Educational Philosophies: Classical Education

Unlike Charlotte Mason education, classical education is a philosophy without a founder.  Classical education takes inspiration from Greek and Roman civilization, encouraging the study of rhetoric, logic, Greek, Latin, and “great books”.  It’s a highly formalized and rigorous form of education mostly found in in homeschools and Catholic universities.  Although a classical education probably appeals more to hardcore autodidacts than unschoolers, anyone can take inspiration from the philosophy.  Here are a few suggestions for getting started.
-Study ancient languages.  
Although we may not speak ancient Greek or Latin, we still use the languages every day.  Anyone interested in history, sciences, or religion should consider spend a few hours a week with a Latin or Greek grammar text.  (Linguina Latina worked best for me.)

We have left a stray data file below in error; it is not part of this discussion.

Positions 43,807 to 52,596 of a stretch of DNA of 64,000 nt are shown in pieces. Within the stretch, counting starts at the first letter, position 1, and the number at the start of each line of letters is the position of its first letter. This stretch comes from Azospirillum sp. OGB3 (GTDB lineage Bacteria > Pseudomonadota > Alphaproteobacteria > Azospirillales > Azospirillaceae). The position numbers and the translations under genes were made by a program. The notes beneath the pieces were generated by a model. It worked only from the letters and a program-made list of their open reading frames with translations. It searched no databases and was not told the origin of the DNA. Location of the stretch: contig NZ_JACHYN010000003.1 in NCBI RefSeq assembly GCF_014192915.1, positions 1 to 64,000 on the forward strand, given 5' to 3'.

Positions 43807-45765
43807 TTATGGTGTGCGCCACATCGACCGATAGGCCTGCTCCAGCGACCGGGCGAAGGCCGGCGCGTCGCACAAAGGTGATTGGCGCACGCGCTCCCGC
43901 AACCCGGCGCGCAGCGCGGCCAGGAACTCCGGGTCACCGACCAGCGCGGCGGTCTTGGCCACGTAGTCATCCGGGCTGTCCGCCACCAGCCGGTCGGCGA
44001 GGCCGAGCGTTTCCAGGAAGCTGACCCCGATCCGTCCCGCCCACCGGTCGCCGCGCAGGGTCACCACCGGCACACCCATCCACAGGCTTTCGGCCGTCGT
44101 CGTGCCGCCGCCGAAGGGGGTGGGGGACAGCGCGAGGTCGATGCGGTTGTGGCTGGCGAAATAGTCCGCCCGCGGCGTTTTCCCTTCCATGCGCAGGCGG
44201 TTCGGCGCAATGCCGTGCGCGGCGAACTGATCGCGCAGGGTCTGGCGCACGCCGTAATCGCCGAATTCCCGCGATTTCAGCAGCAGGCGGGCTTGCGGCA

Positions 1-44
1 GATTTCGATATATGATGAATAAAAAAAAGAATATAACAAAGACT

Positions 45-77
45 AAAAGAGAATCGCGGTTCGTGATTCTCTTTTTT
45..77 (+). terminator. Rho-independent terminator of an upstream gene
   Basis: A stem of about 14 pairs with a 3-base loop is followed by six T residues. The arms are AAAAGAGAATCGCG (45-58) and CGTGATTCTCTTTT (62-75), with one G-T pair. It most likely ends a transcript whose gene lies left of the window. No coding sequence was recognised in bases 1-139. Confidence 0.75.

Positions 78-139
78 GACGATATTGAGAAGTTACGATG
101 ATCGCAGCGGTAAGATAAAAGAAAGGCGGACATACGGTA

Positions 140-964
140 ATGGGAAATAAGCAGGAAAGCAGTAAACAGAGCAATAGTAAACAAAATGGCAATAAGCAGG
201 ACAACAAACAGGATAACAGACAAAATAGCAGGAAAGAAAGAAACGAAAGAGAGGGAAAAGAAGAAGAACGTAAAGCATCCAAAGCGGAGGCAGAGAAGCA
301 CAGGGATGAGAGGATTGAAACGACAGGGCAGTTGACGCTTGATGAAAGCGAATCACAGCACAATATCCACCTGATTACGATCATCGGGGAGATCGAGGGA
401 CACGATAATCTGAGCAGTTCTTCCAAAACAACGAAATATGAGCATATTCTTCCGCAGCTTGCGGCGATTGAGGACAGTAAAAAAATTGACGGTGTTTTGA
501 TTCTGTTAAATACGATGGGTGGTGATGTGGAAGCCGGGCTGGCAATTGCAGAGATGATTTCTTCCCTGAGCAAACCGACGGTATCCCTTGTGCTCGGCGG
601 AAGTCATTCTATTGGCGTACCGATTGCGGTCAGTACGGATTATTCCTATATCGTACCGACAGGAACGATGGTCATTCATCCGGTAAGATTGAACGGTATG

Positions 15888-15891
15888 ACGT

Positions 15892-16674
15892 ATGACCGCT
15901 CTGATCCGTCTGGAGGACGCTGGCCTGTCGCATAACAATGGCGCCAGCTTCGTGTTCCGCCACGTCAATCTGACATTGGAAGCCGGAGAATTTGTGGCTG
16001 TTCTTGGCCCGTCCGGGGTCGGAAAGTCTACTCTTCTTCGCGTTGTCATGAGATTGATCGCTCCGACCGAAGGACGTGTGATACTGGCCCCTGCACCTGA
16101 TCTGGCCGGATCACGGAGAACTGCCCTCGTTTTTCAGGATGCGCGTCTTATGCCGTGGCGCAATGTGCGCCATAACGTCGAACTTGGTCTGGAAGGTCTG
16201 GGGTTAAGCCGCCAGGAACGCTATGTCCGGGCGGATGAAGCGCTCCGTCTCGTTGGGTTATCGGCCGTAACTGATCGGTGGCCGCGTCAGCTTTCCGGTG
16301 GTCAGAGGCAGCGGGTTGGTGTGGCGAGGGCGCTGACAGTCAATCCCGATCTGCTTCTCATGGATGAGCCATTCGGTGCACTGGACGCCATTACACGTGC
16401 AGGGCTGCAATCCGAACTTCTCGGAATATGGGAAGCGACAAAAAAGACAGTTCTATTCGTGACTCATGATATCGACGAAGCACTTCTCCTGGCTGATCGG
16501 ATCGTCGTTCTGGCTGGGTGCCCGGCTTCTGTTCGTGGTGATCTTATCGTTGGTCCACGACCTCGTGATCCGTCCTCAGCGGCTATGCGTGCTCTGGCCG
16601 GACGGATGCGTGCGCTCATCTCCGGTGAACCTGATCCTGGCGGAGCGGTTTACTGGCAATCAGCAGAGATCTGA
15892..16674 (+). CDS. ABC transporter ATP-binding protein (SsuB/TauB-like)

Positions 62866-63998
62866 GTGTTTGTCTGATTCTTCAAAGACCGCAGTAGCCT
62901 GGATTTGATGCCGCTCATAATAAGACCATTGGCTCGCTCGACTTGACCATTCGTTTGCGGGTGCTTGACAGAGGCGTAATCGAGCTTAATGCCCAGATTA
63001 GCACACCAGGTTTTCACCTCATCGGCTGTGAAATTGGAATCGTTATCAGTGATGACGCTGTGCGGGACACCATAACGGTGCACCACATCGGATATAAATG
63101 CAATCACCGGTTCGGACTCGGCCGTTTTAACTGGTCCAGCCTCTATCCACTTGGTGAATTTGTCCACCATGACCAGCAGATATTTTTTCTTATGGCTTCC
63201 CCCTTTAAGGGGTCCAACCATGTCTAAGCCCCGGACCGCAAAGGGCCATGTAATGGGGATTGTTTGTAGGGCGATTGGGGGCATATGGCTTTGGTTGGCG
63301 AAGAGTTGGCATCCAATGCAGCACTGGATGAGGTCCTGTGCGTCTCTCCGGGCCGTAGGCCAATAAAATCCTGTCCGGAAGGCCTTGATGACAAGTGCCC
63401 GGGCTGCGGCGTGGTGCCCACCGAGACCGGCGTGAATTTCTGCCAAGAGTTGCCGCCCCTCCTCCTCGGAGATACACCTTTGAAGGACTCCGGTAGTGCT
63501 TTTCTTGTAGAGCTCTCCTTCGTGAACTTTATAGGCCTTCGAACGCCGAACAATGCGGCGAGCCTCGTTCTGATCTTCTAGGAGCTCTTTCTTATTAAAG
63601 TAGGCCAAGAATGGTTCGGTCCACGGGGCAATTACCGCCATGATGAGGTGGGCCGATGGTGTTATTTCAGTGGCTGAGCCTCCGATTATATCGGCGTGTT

-Study rhetoric and logic.  Rhetoric (clear and persuasive reasoning) and logic are both understudied subjects.  The two arts can help you learn to write, think, and argue more clearly.  For a fun introduction, find The Fallacy Detective or The Thinking Toolbox.  Memoria Press, a classical publisher, carries texts for both subjects.
-Read the Great Books.  
“The Great Books” are the writings that Western Civilization is based on.  It’s impossible to pin down a definitive list of these greats, but most compilations include The Iliad, The Odyssey, selections from the Old Testament and Qur’an, works by Plato, Aristotle, and Ovid, and more recent texts by Geoffery Chaucer, Dante, James Joyce, and Mark Twain.  Critics often claim that classical education focuses on “dead white males”, but with a self-styled education you have full flexibility with your selections!

For more information about a classical education, read The Well-Trained Mind or The Well-Educated Mind, both by Susan Wise Bauer.